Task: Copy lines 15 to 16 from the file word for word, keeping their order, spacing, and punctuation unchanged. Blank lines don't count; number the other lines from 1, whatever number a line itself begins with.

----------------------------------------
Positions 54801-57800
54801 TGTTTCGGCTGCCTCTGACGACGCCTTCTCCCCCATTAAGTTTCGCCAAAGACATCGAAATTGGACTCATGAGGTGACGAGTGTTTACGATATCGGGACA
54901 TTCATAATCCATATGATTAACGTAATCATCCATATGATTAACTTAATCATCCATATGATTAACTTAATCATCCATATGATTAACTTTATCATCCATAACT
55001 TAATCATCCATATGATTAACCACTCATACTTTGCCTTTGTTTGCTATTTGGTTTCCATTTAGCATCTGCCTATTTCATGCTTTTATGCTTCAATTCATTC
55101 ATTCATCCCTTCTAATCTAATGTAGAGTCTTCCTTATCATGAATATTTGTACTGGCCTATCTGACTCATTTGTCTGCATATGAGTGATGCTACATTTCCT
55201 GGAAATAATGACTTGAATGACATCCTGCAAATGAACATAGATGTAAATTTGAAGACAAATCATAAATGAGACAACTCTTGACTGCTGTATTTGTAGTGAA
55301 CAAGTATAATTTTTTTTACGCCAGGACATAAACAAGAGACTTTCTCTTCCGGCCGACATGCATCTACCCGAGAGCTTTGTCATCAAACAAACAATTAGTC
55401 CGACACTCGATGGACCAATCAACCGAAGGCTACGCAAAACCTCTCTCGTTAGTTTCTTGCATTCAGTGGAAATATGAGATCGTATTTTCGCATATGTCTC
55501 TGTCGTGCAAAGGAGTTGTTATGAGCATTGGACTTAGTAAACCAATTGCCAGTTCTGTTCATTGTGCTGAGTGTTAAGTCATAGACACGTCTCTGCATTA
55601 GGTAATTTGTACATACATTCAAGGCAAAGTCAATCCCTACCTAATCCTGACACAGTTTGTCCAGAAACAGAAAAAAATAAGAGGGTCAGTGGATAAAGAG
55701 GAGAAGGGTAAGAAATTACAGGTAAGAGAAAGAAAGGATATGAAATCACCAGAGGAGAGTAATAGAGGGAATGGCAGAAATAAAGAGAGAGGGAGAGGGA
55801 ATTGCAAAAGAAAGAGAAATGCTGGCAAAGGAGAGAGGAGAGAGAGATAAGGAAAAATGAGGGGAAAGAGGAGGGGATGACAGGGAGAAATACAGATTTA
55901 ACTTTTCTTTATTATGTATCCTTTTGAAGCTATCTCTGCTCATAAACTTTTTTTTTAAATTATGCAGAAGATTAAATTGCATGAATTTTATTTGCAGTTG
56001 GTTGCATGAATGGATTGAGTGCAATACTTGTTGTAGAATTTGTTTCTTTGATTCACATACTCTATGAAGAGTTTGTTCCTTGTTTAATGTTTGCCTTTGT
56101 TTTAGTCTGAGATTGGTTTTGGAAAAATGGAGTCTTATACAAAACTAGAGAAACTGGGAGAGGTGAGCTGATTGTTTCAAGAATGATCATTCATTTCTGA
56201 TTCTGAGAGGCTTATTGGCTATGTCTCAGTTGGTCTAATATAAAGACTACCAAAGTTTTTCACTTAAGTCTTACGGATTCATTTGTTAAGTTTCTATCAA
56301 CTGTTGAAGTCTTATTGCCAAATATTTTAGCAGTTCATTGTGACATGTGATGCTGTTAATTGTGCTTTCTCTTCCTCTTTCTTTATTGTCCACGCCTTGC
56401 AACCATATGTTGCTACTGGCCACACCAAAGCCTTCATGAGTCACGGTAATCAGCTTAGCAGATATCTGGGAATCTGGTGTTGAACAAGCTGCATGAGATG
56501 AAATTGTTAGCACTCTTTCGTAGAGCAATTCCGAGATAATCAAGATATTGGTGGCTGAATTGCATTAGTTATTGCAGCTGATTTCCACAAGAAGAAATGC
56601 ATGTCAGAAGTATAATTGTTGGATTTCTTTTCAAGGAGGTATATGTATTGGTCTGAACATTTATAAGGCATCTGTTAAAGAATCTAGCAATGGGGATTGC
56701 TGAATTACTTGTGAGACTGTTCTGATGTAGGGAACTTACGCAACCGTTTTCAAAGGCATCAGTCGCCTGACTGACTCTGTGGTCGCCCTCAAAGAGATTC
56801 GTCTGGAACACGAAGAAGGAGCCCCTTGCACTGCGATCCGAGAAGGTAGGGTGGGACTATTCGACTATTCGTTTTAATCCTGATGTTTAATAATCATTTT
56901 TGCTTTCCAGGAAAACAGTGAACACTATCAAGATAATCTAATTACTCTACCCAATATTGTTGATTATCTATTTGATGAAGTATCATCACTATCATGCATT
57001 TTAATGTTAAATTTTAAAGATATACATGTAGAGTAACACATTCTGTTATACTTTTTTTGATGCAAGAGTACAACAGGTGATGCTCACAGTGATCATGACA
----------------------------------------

56101 TTTAGTCTGAGATTGGTTTTGGAAAAATGGAGTCTTATACAAAACTAGAGAAACTGGGAGAGGTGAGCTGATTGTTTCAAGAATGATCATTCATTTCTGA
56201 TTCTGAGAGGCTTATTGGCTATGTCTCAGTTGGTCTAATATAAAGACTACCAAAGTTTTTCACTTAAGTCTTACGGATTCATTTGTTAAGTTTCTATCAA